DNS Security Management
DNS Security Management offers an overall role-based security approach and discusses the various threats to the Domain Name Systems (DNS). This vital resource is filled with proven strategies for detecting and mitigating these all too frequent threats. The authors-noted experts on the topic-offer an introduction to the role of DNS and explore the operation of DNS. They cover a myriad of DNS vulnerabilities and include preventative strategies that can be implemented. Comprehensive in scope, the text shows how to secure DNS resolution with the Domain Name System Security Extensions (DNSSEC). In addition, the text includes discussions on security applications facility by DNS, such as anti-spam, SPF, DANE and related CERT/SSHFP records. This important resource: Presents security approaches for the various types of DNS deployments by role (e.g., recursive vs. authoritative) Discusses DNS resolvers including host access protections, DHCP configurations and DNS recursive server IPs Examines DNS data collection, data analytics, and detection strategies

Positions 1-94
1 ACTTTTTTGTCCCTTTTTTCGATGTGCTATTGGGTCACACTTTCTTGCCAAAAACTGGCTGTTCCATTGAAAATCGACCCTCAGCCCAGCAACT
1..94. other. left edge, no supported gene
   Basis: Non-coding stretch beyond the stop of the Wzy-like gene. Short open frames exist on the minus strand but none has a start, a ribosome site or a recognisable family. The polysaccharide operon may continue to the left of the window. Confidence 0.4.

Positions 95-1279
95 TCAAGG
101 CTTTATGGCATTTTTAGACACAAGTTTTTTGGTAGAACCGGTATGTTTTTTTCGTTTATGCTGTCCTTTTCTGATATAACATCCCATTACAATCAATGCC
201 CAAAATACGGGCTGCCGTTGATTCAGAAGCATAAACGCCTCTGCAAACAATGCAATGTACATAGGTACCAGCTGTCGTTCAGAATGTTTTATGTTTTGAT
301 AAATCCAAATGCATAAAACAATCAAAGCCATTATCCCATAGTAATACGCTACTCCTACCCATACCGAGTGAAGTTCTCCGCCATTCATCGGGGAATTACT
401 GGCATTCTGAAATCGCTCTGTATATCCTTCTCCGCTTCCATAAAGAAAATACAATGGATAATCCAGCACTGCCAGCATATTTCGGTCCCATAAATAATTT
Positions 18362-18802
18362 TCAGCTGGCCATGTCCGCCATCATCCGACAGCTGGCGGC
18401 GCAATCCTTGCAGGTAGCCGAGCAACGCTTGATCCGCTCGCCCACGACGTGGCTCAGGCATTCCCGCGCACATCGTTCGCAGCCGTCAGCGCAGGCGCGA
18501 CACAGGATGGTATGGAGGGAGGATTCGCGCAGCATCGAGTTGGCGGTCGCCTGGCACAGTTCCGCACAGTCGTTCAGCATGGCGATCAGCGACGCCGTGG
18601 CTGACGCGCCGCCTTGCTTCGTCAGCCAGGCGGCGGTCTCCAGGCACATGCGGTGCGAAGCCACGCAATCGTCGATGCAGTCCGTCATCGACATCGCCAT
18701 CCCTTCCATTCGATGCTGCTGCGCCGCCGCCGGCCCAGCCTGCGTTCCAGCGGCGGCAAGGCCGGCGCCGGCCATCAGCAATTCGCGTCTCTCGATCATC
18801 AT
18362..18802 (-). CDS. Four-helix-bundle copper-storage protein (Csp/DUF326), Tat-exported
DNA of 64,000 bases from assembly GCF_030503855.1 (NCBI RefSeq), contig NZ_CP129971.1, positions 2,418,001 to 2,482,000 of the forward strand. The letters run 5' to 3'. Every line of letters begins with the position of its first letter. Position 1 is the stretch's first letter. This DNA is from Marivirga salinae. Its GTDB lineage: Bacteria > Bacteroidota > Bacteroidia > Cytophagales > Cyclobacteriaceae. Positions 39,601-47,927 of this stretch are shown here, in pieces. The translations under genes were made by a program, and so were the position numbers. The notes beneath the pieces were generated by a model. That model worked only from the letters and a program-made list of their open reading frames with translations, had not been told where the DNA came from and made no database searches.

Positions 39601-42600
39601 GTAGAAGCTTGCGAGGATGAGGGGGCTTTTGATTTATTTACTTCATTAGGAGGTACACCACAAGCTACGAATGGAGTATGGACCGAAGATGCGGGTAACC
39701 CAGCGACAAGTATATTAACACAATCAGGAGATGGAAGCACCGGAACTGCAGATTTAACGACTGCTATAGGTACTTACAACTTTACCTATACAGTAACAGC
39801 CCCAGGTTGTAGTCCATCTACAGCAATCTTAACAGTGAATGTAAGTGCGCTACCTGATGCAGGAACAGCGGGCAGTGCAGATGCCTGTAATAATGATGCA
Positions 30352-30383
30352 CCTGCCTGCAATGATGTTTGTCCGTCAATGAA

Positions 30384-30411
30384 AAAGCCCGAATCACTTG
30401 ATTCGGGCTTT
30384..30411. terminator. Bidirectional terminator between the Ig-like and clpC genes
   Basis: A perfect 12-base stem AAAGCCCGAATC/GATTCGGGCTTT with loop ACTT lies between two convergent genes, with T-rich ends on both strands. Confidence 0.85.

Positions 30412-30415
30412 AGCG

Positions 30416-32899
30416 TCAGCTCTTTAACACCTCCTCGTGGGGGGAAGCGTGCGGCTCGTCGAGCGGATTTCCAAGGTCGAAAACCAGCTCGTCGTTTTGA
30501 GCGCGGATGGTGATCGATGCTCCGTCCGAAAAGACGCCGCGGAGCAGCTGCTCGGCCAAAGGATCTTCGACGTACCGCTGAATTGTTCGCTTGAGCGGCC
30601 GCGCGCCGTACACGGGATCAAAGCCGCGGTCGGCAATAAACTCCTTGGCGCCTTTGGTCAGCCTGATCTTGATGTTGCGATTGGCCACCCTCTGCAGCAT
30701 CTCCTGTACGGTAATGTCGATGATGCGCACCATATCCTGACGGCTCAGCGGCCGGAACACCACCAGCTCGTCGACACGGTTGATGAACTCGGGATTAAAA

With cyber attacks ever on the rise worldwide, DNS Security Management offers network engineers a much-needed resource that provides a clear understanding of the threats to networks in order to mitigate the risks and assess the strategies to defend against threats. Michael Dooley is responsible for overall operations of the BT Diamond IP division. Mr. Dooley has more than 20 years of experience managing and developing large scale software products and has contributed significantly to the evolution of Internet technologies, particularly related to IP addressing, DHCP and DNS. In 2013 he co-authored the Wiley-IEEE Press title IPv6 Deployment and Management. Timothy Rooney manages BT Diamond IP product development and has led the market introduction of four next-generation IP management systems: NetControl, IPControl, Sapphire appliances and ImageControl. In 2010, he authored the Wiley-IEEE Press title Introduction to IP Address Management and in 2011, IP Address Management Principles and Practice. In 2013 Mr. Rooney co-authored the Wiley-IEEE Press title IPv6 Deployment and Management.
DNS Security Management
WHY ATTACK DNS?
The Domain Name System (DNS) is fundamental to the proper operation of virtually all Internet Protocol (IP) network applications, from web browsing to email, multimedia applications, and more. Every time you type a web address, send an email or access an IP application, you use DNS. DNS provides the lookup service to translate the website name you entered, for example, to its corresponding IP address that your computer needs to communicate via the Internet.